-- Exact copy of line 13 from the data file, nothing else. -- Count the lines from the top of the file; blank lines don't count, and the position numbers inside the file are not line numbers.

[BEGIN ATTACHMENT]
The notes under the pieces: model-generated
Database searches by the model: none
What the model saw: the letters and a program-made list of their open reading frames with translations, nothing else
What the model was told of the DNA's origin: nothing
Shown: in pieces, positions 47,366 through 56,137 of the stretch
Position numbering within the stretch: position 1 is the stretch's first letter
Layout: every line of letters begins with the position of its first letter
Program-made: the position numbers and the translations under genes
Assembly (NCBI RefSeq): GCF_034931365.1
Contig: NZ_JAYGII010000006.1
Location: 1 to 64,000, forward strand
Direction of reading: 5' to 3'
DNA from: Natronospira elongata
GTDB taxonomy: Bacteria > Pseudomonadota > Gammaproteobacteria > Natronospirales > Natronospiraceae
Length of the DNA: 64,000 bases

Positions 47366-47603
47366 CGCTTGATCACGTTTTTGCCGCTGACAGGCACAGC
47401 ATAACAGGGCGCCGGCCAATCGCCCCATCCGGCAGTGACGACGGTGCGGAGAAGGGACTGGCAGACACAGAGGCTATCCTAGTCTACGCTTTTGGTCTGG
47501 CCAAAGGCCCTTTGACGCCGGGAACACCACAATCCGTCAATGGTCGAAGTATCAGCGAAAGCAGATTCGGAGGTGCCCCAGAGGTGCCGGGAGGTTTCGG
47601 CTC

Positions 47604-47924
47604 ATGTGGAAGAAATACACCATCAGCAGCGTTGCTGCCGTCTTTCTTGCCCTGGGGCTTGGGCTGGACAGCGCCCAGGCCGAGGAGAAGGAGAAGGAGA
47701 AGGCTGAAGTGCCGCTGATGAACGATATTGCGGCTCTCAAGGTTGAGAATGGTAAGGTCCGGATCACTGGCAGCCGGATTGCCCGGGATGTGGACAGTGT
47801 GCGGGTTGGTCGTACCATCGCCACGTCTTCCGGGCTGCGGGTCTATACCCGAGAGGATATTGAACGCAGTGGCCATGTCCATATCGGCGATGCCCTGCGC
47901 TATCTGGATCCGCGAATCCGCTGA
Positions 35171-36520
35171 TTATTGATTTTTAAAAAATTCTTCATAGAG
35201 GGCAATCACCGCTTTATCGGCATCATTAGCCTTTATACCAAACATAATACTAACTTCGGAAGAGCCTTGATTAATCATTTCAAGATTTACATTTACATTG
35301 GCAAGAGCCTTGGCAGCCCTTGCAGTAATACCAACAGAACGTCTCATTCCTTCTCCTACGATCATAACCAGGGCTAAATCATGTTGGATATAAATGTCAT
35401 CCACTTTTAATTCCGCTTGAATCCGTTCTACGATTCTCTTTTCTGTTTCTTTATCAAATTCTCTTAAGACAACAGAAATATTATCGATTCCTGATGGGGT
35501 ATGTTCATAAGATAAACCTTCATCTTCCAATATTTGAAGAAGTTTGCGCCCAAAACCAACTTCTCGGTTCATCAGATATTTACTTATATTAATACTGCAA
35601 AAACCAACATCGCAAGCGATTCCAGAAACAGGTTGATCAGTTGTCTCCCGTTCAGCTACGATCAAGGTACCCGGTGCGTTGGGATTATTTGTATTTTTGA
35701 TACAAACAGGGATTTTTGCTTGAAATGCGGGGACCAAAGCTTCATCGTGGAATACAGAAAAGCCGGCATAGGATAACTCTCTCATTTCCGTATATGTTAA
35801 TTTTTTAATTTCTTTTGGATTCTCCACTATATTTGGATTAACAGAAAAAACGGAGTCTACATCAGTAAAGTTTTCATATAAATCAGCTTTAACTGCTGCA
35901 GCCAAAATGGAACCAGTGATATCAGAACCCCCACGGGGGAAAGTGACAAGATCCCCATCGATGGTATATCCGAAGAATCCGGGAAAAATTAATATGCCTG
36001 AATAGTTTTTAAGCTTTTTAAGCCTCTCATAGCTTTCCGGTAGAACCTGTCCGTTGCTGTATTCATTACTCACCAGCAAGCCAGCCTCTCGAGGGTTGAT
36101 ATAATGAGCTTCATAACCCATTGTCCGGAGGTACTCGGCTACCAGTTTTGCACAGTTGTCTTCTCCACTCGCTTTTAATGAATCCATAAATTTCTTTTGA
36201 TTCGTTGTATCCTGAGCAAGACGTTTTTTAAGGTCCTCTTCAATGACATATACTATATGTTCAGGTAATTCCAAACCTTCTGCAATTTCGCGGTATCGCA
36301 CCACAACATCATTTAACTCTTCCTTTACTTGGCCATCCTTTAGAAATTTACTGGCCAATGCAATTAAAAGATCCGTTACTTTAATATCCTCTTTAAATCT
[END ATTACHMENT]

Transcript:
DNA from: Natronospira elongata